With all the just-picked fresh strawberries in our house, jam was one of my big projects for this past weekend. After fresh-eating, jam really is one of my favorite ways to enjoy strawberries–partially, I suppose, since it allows for easy enjoyment these these local beauties year-round. The jam I made this weekend was delicious and simple to make. The recipe uses Pomona’s pectin, and is not too sweet. It also sets up a little more loosely than some other jam, which I prefer. No overly-gelatinous stuff here! All this makes it great for morning toast or peanut butter and jam sandwiches of course, but because it’s not too sweet or gelatinous, it’s equally good on top of yogurt or ice cream….or just by the spoonful!
Weekend Strawberry Jam
(Makes 8-10 Half-pint jars)
To do ahead of time:
*Wash and rinse half-pint jars, lids, and screw bands. Set screw bands aside until ready to use. Place jars in hot water bath canner, fill at least 2/3 of the way full with water, and bring to a boil. Sterilize jars for 10 minutes, then turn down heat and let jars stand in hot water until ready to use. Place lids in water in a small pan, bring to a low simmer, and hold there until ready to use.
*Prepare the calcium water (included in the Pomona’s Universal Pectin package). To do this, combine 1/2 teaspoon white calcium powder with 1/2 cup water in a small, clear container with a lid. Shake well before using. Note that you will have more calcium water than you will end up using in this recipe, and can save it for later use.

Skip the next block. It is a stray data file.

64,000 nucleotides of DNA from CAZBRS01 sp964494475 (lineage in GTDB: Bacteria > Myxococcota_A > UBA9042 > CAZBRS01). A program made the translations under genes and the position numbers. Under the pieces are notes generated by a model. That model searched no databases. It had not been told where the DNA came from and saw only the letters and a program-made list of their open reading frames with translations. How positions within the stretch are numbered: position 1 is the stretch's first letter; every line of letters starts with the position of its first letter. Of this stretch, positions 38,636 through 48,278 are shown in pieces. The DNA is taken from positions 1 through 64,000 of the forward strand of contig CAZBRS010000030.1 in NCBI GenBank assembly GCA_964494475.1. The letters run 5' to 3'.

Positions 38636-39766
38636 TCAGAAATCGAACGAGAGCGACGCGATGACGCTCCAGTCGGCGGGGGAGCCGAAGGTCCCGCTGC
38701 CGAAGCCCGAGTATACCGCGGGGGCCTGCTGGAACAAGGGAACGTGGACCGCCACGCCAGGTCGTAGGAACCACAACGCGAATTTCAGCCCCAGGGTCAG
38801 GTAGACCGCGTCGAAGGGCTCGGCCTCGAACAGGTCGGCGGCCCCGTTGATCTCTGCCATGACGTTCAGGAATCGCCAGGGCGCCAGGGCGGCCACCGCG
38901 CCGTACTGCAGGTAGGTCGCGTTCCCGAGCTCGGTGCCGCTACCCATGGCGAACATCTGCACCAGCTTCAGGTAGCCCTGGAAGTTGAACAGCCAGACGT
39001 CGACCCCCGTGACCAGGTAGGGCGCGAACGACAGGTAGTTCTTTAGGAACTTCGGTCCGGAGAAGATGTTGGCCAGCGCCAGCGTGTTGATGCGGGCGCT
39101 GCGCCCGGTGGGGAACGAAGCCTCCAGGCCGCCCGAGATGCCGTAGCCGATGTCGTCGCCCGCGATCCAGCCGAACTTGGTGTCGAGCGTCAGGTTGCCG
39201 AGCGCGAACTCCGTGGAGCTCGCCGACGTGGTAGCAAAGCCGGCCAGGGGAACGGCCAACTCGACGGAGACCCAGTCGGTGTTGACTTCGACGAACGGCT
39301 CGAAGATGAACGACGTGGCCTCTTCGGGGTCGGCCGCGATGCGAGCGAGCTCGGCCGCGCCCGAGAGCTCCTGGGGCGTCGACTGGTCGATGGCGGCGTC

8 cups mashed strawberries (about 3-4 quarts of whole strawberries)
4 teaspoons calcium water
2 ½ cups sugar
4 teaspoons Pomona’s pectin powder
1.) Rinse strawberries and remove stems
2.) Mash strawberries in a large bowl
3.) Measure mashed strawberries into a large pan
4.) Add calcium water to the strawberries and mix well
5.) In a separate bowl, combine sugar and pectin powder, mix well, and set aside
6.) Bring strawberries to a boil, then add the sugar-pectin mixture. Stir vigorously for 1-2 minutes to dissolve the pectin.
7.) Return mixture to a boil, then remove from heat.
8.) Remove hot jars from canner and fill jars with jam, leaving ¼ inch of headspace. Remove trapped air bubbles, wipe rims with a damp cloth, and put on lids and screw bands.
9.) Place jars back the canner, cover with lid, return to a rolling boil, and boil for 10 minutes. (Add 1 minute additional processing time for every 1000 feet above sea level.)
10.) Turn off heat and allow canner and jars to sit for 5 minutes. Then, remove jars from canner.
11.) Allow jars to cool undisturbed for 12-24 hours. Then, confirm that jars have sealed. Enjoy your jam! Or, store properly for later use.